Jay And Mark Duplass: 'People Give Us Blazers!'
In 2003, Mark and Jay Duplass decided to make a $3 movie — the cost of a mini-DVR tape from a nearby 7-Eleven — which resulted in a short film called "This Is John." The short, about a guy trying to create an outgoing message on his answering machine, was accepted into the Sundance Film Festival and quickly launched the careers of the Duplass Brothers.
This was by no means their first filmmaking endeavor. Mark and Jay Duplass started making movies together when they were kids, and continued filmmaking at the University of Texas, with minimal success. "We had tried to be the Coen Brothers in the early 90s, but we failed miserably because they're the Coen Brothers," Jay tells Ask Me Another host Ophira Eisenberg at the Bell House in Brooklyn, NY.
Whether they are producing, directing, writing, or acting, the Duplass Brothers have been involved in an astonishing number of projects, including Cyrus and Jeff, Who Lives At Home. On screen, you might recognize Mark from TBS's The League and Jay from Amazon Video's Transparent, which was Jay's first major role in front of the camera. More recently, the brothers co-created the HBO series Togetherness, also starring Mark, which follows two detached couples living and coping in Los Angeles. The character-driven dramedy focuses on themes of marriage and friendship, drawing upon the brothers' lives.
"When we are writing and directing and producing, sometimes acting in one of our things, it really is like being a parent," Mark explains to Eisenberg, "When we are acting in other shows, it's like being the drunk uncle who shows up with Oreos and plays with the children, but then goes home and doesn't have to deal with everything."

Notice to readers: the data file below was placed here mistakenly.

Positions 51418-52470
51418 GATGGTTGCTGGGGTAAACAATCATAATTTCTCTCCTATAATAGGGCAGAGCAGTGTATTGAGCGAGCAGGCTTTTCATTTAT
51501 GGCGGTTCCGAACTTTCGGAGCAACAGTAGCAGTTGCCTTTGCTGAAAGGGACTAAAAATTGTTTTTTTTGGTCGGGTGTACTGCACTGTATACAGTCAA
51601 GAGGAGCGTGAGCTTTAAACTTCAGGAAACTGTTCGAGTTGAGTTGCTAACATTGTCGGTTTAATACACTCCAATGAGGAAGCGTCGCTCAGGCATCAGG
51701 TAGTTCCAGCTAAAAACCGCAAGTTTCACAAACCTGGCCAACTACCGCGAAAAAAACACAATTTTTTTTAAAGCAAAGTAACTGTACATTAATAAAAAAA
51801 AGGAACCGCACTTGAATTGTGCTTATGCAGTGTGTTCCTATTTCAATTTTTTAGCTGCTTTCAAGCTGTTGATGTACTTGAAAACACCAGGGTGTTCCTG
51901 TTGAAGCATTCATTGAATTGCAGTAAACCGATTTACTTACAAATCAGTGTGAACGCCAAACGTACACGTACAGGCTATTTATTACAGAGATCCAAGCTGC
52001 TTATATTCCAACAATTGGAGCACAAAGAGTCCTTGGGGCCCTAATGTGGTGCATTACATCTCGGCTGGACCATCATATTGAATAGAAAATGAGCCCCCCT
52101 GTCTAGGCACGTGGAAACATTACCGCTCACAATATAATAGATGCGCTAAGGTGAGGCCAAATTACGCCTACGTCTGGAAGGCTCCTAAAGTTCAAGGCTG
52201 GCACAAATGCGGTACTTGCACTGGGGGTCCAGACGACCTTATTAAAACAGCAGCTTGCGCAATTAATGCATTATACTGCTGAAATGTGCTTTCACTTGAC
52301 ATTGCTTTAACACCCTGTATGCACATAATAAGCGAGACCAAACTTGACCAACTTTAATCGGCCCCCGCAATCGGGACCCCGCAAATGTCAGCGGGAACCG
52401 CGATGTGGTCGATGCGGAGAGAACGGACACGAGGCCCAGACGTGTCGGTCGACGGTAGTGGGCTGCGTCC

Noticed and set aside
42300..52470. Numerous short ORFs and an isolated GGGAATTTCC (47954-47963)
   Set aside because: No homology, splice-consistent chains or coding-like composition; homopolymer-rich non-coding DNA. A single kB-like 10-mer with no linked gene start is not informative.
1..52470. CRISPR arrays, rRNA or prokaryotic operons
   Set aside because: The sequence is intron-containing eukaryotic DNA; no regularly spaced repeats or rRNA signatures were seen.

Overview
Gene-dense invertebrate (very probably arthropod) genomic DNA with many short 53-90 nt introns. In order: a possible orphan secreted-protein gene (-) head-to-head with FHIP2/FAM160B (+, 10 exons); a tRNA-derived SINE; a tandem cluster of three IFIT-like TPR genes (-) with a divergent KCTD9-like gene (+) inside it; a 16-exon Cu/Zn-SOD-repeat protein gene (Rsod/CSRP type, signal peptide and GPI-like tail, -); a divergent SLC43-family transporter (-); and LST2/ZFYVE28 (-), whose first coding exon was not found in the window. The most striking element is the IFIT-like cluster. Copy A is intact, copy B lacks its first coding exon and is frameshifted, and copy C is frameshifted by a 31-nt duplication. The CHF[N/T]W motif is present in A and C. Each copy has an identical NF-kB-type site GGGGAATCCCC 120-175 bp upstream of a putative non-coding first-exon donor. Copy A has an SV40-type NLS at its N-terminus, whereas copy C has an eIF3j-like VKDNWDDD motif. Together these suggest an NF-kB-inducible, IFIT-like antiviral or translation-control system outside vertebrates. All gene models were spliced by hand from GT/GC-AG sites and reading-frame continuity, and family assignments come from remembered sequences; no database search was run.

While other kids were obsessing over Star Wars, the Duplass Brothers were watching hard-hitting, emotional dramas, like Ordinary People, and pretty much anything that aired on daytime HBO in the '80s. For their VIP game, we quiz the siblings on this knowledge, specifically of Academy Award Best Picture Nominees from 1976-1985.
On their childhood filmmaking days
Jay: A lot of filmmakers' films from their younger days are prophetic of future genius...ours was not.
Mark: The first [film] was the invisible man walking across the room, where we would move the shoes one foot in front of the other and film them a couple of seconds at a time. And BLOW people's minds. The second one was a remake of The Blob where our blue bean bag just rolled down the stairs.
On their relationship
Mark: We don't fight a lot and we have actually talked about it. We're wondering if maybe we should fight more and we've talked about going to therapy so that we do fight more.
Jay: Try some yelling and screaming.
Mark: We're worried that we're repressing some stuff.
On their breakout success
Jay: We were kind of ready to throw in the towel. I was pushing thirty and was like, "I got to stop torturing myself and our family with this 'artist' thing." So, Mark was like, "Let's just make a movie today." The story was something that happened to me the day before. I was trying to record a greeting on my answering machine. It was a $3 movie that got into Sundance and did more for our careers than the previous 10 years of trying to be the Coen Brothers.
Mark: And now...as you can see...we own blazers!
Jay: We don't even have to buy these blazers. People give us blazers!
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